A famous writer once said that he constantly met people who gushed, “Oh! I’ve always wanted to be a writer!” What they really meant, he said, was that they really want to have written.
People want to be famous authors like they want to be famous singers. They’d love riding in limos, cracking magnums of Cristal every ten minutes, and rolling in piles of money. What they don’t want is to have spent years standing on stage behind chicken wire in Noplace, Texas, singing to three drunks and a bar dog.
Writing is hard. Having written is easy.
Blogging Is Hard. Having Blogged Is Easy.
Blogging is a merciless form of writing, much like reporting. The blogger’s self-imposed (or audience-imposed) deadline is a lot like the reporter’s publication deadline. Even today with electronic media, the reporter has to have their story finished when the editor wants it.
If the reporter fails to make her deadline, she just might lose her job. If the blogger fails to publish, he might just lose his audience. Add to that the blogger having to get his own audience (while the reporter’s audience is largely supplied by the media company), and the idea of crossing a line that will get you killed, as they say, gets real.
There is a ton of advice out there from successful bloggers (like the available advice from successful authors). Many of them have built enormously popular and profitable blogs. Many of those blogs are about how you, too, can blog like they do.
Small fry like me constantly scour sites and blogs for tips on how to make it big. Very often we get lost in the success of these big shots. Certainly, most of them are charismatic and really seem to want you to succeed (with the help of something they have for sale, of course).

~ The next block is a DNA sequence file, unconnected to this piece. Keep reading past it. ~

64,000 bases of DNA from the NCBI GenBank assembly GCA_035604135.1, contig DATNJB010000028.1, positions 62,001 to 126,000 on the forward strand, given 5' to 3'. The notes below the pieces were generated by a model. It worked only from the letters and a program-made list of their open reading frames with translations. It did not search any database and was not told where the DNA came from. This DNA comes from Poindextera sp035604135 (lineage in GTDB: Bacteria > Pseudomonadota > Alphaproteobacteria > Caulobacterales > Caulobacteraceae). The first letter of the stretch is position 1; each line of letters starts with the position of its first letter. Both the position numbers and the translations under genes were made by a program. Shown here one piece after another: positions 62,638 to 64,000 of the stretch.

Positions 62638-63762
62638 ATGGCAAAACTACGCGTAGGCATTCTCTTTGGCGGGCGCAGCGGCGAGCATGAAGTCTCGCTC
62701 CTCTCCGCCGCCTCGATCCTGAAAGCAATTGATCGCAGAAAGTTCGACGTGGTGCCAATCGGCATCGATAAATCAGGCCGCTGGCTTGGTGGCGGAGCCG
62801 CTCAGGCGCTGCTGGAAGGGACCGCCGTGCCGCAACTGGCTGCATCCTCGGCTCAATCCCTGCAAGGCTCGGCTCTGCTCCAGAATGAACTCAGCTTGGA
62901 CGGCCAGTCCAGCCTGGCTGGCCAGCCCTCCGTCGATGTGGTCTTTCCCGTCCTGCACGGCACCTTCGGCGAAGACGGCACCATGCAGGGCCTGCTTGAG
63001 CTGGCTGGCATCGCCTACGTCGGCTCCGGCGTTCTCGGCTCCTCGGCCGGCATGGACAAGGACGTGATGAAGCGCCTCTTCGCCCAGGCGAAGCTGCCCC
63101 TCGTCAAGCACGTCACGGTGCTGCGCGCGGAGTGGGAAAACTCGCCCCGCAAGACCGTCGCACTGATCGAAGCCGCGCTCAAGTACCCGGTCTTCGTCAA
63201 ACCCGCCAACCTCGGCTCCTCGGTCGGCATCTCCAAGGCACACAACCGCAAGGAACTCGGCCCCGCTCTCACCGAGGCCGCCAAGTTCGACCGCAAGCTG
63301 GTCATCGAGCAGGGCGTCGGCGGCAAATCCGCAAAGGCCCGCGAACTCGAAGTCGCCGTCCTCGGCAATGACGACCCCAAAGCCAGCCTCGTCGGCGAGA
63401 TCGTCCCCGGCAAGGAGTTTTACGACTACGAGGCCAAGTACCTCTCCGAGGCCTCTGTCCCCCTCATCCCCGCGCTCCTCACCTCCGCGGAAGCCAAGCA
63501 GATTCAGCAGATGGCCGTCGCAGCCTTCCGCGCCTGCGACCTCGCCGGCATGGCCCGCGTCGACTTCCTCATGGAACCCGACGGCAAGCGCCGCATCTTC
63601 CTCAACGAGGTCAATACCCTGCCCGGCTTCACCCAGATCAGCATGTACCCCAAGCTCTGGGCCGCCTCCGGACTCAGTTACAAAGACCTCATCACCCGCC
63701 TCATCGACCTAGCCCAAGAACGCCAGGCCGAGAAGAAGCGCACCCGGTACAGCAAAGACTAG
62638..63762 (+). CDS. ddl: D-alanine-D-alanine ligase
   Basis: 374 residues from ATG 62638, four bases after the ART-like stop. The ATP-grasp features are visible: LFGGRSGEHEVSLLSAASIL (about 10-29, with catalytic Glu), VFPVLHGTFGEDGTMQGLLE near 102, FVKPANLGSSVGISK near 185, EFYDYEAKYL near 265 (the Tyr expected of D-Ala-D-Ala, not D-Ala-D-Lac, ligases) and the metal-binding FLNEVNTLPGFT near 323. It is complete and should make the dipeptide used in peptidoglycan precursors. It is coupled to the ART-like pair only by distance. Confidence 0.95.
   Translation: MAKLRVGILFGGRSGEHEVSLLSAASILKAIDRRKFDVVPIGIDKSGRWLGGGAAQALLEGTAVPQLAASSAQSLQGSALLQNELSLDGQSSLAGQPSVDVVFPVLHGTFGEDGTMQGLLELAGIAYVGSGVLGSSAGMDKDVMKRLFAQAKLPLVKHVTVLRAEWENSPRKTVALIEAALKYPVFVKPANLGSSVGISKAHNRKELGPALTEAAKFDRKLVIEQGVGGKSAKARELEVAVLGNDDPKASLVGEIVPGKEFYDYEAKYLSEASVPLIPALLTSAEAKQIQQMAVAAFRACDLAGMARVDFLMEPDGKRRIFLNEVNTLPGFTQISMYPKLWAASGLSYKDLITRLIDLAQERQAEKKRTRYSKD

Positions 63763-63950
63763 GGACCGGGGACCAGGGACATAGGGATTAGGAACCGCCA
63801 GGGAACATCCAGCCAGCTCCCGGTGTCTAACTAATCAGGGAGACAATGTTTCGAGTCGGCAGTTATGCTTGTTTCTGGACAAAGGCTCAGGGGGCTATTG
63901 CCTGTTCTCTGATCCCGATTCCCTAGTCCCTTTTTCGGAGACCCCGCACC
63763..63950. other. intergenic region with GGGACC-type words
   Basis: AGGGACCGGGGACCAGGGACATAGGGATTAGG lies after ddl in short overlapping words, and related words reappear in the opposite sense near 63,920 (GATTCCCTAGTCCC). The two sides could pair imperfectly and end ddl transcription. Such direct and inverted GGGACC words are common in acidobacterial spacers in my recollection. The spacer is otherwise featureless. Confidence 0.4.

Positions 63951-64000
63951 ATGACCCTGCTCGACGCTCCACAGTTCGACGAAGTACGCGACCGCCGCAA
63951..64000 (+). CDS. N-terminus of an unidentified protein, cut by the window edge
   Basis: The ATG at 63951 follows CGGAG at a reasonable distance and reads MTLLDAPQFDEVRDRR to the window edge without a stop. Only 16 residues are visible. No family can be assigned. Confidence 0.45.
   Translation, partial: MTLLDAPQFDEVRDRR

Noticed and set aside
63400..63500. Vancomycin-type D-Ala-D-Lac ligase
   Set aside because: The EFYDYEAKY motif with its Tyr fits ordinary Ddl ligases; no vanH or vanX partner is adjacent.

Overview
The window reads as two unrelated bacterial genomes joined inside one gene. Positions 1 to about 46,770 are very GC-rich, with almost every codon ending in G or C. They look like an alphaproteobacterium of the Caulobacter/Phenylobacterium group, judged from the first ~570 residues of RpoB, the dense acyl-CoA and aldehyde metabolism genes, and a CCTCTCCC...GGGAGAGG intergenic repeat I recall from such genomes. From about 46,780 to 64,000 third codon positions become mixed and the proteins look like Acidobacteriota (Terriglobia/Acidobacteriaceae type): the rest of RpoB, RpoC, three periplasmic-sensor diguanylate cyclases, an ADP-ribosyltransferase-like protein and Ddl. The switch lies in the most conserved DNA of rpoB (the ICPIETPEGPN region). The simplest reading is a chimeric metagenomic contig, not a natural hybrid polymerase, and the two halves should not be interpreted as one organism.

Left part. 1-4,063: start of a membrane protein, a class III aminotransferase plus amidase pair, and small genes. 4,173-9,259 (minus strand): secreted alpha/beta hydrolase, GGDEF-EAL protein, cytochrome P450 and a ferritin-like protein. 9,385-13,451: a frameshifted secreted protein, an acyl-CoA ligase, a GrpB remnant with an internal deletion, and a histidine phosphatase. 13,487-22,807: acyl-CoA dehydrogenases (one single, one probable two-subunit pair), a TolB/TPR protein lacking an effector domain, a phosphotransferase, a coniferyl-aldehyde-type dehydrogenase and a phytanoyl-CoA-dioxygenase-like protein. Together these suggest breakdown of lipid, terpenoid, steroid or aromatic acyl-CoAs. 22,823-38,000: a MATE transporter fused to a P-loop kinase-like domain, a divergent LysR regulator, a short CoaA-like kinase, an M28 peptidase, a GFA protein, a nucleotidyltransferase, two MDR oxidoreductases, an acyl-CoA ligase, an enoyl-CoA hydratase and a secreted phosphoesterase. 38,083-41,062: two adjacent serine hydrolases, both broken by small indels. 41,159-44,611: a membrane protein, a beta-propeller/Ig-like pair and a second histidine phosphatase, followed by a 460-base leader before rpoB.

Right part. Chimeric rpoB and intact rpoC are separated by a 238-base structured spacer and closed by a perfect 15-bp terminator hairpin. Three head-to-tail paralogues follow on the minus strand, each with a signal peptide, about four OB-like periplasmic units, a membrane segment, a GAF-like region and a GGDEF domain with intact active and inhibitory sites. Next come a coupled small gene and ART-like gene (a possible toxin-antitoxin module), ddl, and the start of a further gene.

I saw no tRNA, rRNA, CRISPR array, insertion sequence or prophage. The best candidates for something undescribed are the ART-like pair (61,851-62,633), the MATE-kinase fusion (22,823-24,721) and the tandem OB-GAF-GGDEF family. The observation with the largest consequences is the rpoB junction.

I seem to always find myself spending hours reading about achieving success. And then I realize that my blog’s been idle for two weeks.
Stop Reading About It And Do It
Another famous writer once said that the best way to become a writer is to stop reading about how to write and just write. That’s another way of saying that there is no set path to success.
I fret a lot about what to blog about. My series on how we built our concrete wall was complicated to present. The wall wasn’t built step-by-step. Many steps were happening at once. When I finished and checked Google’s analysis of my site weeks later, only one blog entry was popular (the one about costs). In fact, that entry is the most popular of anything I’ve published on this blog.
So I’m left wondering what to blog about. I’m supposed to write about what my audience wants but after the construction posts are gone, what do I do?
I fret about that audience, too. The truth is that 55% of my audience is in the Philippines. Statistically, that makes a LOT of them Filipinos (with expats living here included, I’m sure). While I obviously love Filipinos, they’re not exactly whom I envision as my audience. I thought I’d be attracting expats and English-speaking foreigners thinking about retiring to the Philippines.
What I’m left with is a lot of reading and a lot of worrying and very little blogging.
So What’s The Answer?
The truth is, I don’t know what the answer is. From working Facebook, Instagram and, to a lesser extent, Twitter, I have more visitors to AdoboHamburger than I’ve had in the five years it’s been live. But that number is still tiny (a thousand per month).
I know I have to increase the content here. The experts say that’s the way to get more Google love and more eyeballs on a blog. I’m not sure how to tailor my posts to my audience when I’m not sure who is in my audience.
I know I have to stop reading so much and start writing.
Blogging is hard.